Next, in addition to focusing on double kettlebell exercises, It also makes sense to focus on reps when doing kettlebell work rather than low rep maximum effort work which is much more suited for barbell work. In this program, we are going to focus on high volume work with kettlebells in the 6-12 rep range and low volume intense work with barbells in the 3-5 rep range.
Here is the program
Monday: (High Volume Upper body kettlebell work)
A-1: Double KB Military Press 8×5 (one clean and then all the presses)
A-2: Alternating Renegade Row 8×5 each side (1-second hold at the top of each rep)
Do a set of A-1, rest for a minute and then do a set of A-2. Rest for a minute again and do another set of A-1. Continue until you have completed all eight sets. With the pressing technique, explode the weight overhead without any leg drive. Fixate the lockout and then lower under control back to the starting point. For renegade rows, minimize the torso rotation and focus on pulling up to the lat in a straight line. Hold the bell at the top and contract the lat as hard as possible on each rep.
When you can complete all the sets with the same weight, go up to six reps per set. When you work up to 8×12, it is time to go to heavier kettlebells. Go to the next size up. For example, if you can do 8×12 with two 70lb bells go to 2 79lb bells and start over at 8×5.
One-arm KB Windmill 3×5 each side (one-minute breaks)
Finisher: One-arm Kettlebell Snatch 3×15 each side (one-minute breaks)
Tuesday (High volume lower-body kettlebell work)
B-1: Double KB Front Squat 8×5 (pause at the bottom for one second)
B-2: Double KB Swing 8×5 (swing to chest level)
Do a set of B-1, rest for a minute and then do a set of B-2 and rest for a minute again before doing another set of B-1. Continue until you have completed all eight sets. With double front squats, make sure to pause at the bottom for one second on each rep and then explode all the way to the top. With double kettlebell swings, swing the bells outside of your feet. This allows greater freedom of movement for the arms, loads up the legs more, and works the traps like no other exercise I have tried. If you have never tried this version then get ready for some serious soreness.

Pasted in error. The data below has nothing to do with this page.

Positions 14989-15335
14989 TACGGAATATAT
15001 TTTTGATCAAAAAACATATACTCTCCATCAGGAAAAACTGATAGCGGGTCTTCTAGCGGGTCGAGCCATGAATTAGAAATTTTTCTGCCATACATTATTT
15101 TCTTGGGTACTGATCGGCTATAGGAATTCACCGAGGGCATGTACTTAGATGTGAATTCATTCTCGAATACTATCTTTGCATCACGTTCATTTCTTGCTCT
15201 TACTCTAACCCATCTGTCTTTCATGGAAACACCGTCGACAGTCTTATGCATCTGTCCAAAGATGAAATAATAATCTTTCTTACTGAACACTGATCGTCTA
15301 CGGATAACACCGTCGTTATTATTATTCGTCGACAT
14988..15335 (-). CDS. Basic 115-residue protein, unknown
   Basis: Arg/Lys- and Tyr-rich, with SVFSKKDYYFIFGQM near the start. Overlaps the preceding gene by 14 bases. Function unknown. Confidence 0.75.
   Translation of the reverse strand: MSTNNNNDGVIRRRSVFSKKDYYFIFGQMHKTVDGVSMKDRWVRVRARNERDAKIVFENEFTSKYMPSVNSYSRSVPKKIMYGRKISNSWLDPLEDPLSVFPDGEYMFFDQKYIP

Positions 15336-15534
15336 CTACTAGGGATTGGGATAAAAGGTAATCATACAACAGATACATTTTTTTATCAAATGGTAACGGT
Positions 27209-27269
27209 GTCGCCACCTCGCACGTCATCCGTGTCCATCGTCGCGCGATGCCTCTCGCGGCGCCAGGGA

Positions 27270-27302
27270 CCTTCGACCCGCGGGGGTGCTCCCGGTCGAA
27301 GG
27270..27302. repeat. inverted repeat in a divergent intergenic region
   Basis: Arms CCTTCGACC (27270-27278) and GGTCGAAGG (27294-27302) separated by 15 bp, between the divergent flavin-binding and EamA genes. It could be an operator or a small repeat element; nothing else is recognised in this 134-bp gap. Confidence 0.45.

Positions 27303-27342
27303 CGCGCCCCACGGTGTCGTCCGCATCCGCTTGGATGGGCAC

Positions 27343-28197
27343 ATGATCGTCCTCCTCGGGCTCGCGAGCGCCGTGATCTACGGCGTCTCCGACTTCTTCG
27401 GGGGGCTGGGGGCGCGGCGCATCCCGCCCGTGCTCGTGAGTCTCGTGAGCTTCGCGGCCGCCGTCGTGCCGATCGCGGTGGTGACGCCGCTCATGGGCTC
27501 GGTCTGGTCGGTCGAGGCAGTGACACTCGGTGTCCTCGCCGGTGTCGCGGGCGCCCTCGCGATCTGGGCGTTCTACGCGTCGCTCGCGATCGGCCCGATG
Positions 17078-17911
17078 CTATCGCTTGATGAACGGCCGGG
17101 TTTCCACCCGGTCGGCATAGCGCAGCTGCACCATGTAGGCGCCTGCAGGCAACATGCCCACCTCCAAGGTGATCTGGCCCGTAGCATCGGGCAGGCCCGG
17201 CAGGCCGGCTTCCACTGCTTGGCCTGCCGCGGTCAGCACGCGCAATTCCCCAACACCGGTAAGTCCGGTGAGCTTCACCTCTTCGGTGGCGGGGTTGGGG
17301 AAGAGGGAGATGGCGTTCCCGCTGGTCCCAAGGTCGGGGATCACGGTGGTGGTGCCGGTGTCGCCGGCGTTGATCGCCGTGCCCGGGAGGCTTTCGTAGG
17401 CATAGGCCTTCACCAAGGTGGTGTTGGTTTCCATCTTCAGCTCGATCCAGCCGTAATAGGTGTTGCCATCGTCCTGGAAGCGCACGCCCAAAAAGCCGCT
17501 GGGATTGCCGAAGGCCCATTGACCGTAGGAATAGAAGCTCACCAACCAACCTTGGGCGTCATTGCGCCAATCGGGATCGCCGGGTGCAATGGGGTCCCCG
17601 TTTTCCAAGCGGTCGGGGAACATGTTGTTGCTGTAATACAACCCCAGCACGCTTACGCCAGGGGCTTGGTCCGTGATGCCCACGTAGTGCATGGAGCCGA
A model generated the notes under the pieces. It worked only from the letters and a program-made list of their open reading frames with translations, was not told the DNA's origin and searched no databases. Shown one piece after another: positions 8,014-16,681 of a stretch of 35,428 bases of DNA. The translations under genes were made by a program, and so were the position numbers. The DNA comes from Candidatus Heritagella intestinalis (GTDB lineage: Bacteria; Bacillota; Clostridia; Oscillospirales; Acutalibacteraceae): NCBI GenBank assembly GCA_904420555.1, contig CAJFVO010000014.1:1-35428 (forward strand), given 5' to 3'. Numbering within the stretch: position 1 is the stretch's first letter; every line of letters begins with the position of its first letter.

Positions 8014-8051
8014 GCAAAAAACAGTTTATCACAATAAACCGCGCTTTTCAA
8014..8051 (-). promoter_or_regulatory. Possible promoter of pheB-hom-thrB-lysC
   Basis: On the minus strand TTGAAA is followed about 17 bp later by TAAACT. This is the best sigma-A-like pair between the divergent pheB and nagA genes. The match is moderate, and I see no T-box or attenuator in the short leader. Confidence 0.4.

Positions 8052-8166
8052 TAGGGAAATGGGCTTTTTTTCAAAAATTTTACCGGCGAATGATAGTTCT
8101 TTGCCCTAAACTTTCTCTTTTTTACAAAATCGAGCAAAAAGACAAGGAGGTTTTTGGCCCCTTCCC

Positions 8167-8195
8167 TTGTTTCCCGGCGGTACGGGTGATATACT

When you can do all the sets with the same weight, go up to six reps per set. When you work up to 8×12, it is time to go to heavier kettlebells. Go to the next size up. For example, if you can do 8×12 with 2 70lb bells go to 2 79lb bells and start over at 8×5)
Turkish Get-up 3×5 each side (one-minute breaks)
One-arm Kettlebell Swing 3×15 each side (one-minute breaks)
Thursday (upper body barbell maximum effort day)
A-1: Barbell Floor Press 3×3+
A-2: Weighted Pull-up 3×3+
Do a set of A-1, rest two minutes, and then do a set of A-2. Rest another two-minutes and repeat A-1 again. On the last set of each exercise make sure to go for as many reps as you can. If you hit five reps, increase the weight by 5lbs for the next workout.
Dragon Flags 3×5 (60-second breaks in between each set. If you can do five reps already slow down the movement by doing 3-second negatives)
One-arm KB Snatch 3×15 each side (one minute breaks)
Friday (lower body barbell maximum effort day)
Barbell Squat 3×5+ (take three minutes in between each set. On the last set do as many reps as you can. If you hit 7 reps, add 10lbs to the bar for the next workout). Make sure to Squat just below parallel on each repetition.
Romanian Deadlift 3×5+(take three minutes in between each set. On the last set do as many reps as you can. If you hit seven reps, add 10lbs to the bar for the next workout)
Hanging leg raise 3×10 (one-minute breaks in between each set. If you can do 10 reps easily, slow down the movement by doing three-second negatives)
One-arm KB Swing 3×15 each side (one-minute breaks) for 4-6 weeks to see how you respond before making any changes. Remember it is always better to focus on doing a few things well rather than several things poorly. If you really put in a maximum effort on squats, RDL’s, etc then the last thing you will want to do is more work.
Resist the temptation to add more work on the low volume days. Follow the program as laid out